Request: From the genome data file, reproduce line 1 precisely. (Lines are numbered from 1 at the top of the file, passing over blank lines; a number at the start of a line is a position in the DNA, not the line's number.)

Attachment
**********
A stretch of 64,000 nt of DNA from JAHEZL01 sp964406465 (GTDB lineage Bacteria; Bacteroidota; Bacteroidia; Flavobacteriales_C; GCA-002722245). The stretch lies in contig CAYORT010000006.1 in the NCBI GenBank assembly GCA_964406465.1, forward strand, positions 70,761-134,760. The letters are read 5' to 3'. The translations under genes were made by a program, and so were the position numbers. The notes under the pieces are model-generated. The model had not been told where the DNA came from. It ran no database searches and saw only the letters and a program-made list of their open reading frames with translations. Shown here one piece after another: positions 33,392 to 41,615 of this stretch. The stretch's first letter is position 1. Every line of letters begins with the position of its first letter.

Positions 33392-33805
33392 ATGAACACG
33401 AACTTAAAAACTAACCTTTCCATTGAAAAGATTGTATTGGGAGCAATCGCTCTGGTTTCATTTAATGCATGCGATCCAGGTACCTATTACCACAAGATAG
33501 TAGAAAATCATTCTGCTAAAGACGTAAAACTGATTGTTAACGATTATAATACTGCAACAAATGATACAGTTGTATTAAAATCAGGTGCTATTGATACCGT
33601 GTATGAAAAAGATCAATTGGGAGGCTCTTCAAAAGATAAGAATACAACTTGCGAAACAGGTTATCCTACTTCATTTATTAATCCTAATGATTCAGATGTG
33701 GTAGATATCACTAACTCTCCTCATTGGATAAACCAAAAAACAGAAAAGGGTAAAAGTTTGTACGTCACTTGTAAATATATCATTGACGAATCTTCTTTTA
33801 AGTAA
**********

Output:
A stretch of 64,000 nt of DNA from JAHEZL01 sp964406465 (GTDB lineage Bacteria; Bacteroidota; Bacteroidia; Flavobacteriales_C; GCA-002722245). The stretch lies in contig CAYORT010000006.1 in the NCBI GenBank assembly GCA_964406465.1, forward strand, positions 70,761-134,760. The letters are read 5' to 3'. The translations under genes were made by a program, and so were the position numbers. The notes under the pieces are model-generated. The model had not been told where the DNA came from. It ran no database searches and saw only the letters and a program-made list of their open reading frames with translations. Shown here one piece after another: positions 33,392 to 41,615 of this stretch. The stretch's first letter is position 1. Every line of letters begins with the position of its first letter.